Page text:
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1850 - Death Valley '49er William Robinson dies in Soledad Canyon from drinking too much cool water [story]
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Commentary by Gene Dorio, M.D.
| Saturday, May 17, 2014

genedorioWithin the confines of a hospital nursing station, it is hard not to overhear conversations concerning patient care. Typically not knowing names maintains confidentiality and does not encroach on HIPAA violations. But because computers, phones and premium space are shared by doctors, nurses, discharge planners, social workers and case managers, separation of airway boundaries is impossible.

Recently as I scrutinized my patient’s chart on the computer, I overheard a sad phone conversation between our discharge planner and family member:

“I’m sorry, but your husband’s HMO insurance only allows him to go to this nursing home for rehabilitation after his hip surgery.” Pause. “I know it’s 60 miles away from your home…” Pause. “I know you don’t drive, but maybe a family member or friend can take you to visit.” Pause. “You’ve been married 62 years?” Pause. “I know he told you he doesn’t want to be in a nursing home.”

Our hospital discharge planner listened carefully, as there were many long pauses in their discussion. It seemed as though all options for this patient’s wife were exhausted, not leaving many worthy choices.

Besides the insurance difficulties this patient faced, a looming fear for many of my elder senior patients is being told they must go to a nursing home. As we have formalized many names, nursing homes have been relabeled “skilled nursing facilities” (SNF, pronounced “sniff”) to glamorize and enhance palatability.

As a geriatric physician, I have visited patients in nursing homes for more than a quarter of a century. (Personally, I have vowed to make sure this stop is not on my bucket list.) Why do so many of my elder senior patients already know about the care rendered at these facilities? Easy. They see their parents, spouses, family members and friends arrive there, never to leave.

From a physician’s perspective in our country, hospitals admit the patient, make a diagnosis, start treatment, then triage them out as quickly as possible to save money. Because home care, assisted-living facilities and board-and-care homes are not capable or legally allowed to continue this care, patients have no choice but to go to a nursing home.

Here are the problems:

* Once a patient is admitted to a SNF, continuity of care is lost. Only one doctor sees the patient, and that is once a month. You will not see a neurologist, orthopedist, gastroenterologist, pulmonologist, nor any other specialist once you are admitted, as they do not go to nursing homes. Any ensuing medical problem or complication can easily be missed.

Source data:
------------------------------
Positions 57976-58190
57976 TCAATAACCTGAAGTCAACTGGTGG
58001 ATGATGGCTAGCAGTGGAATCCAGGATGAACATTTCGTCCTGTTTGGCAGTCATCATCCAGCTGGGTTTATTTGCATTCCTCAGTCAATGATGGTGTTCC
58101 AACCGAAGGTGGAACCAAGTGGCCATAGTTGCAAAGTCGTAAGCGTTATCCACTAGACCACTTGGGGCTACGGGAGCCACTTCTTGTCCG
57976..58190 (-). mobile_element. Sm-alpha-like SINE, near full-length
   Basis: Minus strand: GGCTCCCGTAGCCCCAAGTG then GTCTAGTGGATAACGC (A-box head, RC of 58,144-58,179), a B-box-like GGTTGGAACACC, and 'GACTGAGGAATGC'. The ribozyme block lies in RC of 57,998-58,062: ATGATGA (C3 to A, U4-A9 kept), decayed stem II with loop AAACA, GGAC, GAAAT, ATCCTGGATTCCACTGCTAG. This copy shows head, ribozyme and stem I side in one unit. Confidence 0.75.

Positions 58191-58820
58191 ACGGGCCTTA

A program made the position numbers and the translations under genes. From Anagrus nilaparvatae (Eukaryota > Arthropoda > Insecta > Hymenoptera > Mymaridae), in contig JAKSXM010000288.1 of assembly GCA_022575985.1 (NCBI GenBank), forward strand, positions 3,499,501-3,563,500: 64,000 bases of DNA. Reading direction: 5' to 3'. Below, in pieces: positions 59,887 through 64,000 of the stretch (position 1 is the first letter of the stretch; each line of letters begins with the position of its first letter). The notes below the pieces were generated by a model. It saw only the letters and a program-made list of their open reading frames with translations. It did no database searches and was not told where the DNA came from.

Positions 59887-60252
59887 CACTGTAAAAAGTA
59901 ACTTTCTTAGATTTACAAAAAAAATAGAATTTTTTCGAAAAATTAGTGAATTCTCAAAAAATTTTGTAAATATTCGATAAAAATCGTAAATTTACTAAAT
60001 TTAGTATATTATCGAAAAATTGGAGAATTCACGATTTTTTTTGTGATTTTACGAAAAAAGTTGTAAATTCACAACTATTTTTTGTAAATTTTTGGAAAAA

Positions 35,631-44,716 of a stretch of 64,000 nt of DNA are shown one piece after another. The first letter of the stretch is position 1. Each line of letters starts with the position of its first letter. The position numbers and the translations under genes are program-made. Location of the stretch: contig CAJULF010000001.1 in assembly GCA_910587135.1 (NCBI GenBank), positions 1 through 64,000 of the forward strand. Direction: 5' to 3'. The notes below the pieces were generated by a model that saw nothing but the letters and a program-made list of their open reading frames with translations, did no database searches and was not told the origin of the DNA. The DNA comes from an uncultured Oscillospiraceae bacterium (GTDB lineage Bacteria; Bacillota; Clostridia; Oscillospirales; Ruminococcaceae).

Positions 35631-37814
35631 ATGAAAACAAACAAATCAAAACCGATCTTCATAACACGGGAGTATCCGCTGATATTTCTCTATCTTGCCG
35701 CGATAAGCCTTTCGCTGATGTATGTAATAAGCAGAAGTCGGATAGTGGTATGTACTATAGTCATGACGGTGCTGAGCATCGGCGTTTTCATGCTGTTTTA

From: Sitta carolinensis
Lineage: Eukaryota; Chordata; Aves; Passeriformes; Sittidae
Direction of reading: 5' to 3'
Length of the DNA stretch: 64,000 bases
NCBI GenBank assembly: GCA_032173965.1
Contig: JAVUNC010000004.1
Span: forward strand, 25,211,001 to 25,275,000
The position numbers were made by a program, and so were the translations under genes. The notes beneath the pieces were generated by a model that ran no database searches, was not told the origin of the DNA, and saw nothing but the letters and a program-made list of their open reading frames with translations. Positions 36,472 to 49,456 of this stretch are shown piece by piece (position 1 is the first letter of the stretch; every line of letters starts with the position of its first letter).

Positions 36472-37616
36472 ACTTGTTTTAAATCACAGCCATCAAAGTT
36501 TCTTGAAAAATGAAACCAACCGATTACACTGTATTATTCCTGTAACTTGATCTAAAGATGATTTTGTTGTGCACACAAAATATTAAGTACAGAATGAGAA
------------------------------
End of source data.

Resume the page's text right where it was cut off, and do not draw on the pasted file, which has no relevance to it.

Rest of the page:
* Nursing homes are underfunded. Not only do they have to jump through the medical and legal hoops of state and federal regulations; they also must budget based upon low Medicare-Medicaid-insurance reimbursement. Sometimes the level and quality of care is minimal.

* In the past in our community, we had a hospital-based Transitional Care Unit (TCU) which acted as a stepping stone for our elder senior patients in going home. But it was closed for purely financial reasons and not for community good, relegating one less option for our seniors to have on their life’s itinerary. Without this alternative, and many of my patients’ reluctance to go to a nursing home, the job of the discharge planner was made harder.

Standards have forced nursing homes to improve, but unfortunately funding has not. Medicare publishes data rating these facilities, and even with online virtual tours, the glorified photos and videos are overwhelmed by the odiferous “sniff” reality. Visit your nearest SNF and take one. You will realize why our elder seniors hesitate about admission.

What are the solutions?

* Allow primary care physicians more frequent visits, and entice specialists to join in and make visits, too.

* Reconsider monetary SNF reimbursements to an adequate level that will provide appropriate care.

* Improve state and federal laws that now restrict care in their home, assisted-living or board-and-care, allowing our elder seniors to remain in their comfort zone, instead of a nursing home.

When grandma is told she must go to a SNF, the psychological effect is devastating. The present level of nursing home care rendered should not be imposed on the Greatest Generation. Roosevelt told them not to fear fear, but sadly this reality in their older years has been forced upon them.

Without much needed change, this option should not be on anyone’s bucket list.

 

Gene Uzawa Dorio, M.D., is a housecall geriatric physician on staff at Henry Mayo Newhall Memorial Hospital and has been engaged as an advocate in many community activities. The views expressed in this column as his alone.

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1 Comment

  1. Carole Lutness says:

    Gene’s article fails to point out the greatest flaw in Nursing Home care. Almost always they are For Profit institutions which means the owners are going to do what is minimally allowable (staffing shortages, lack of programs,
    shabby equipment, etc) so they can maximize their profit. For Profit is great when you are selling shoes but not health care.

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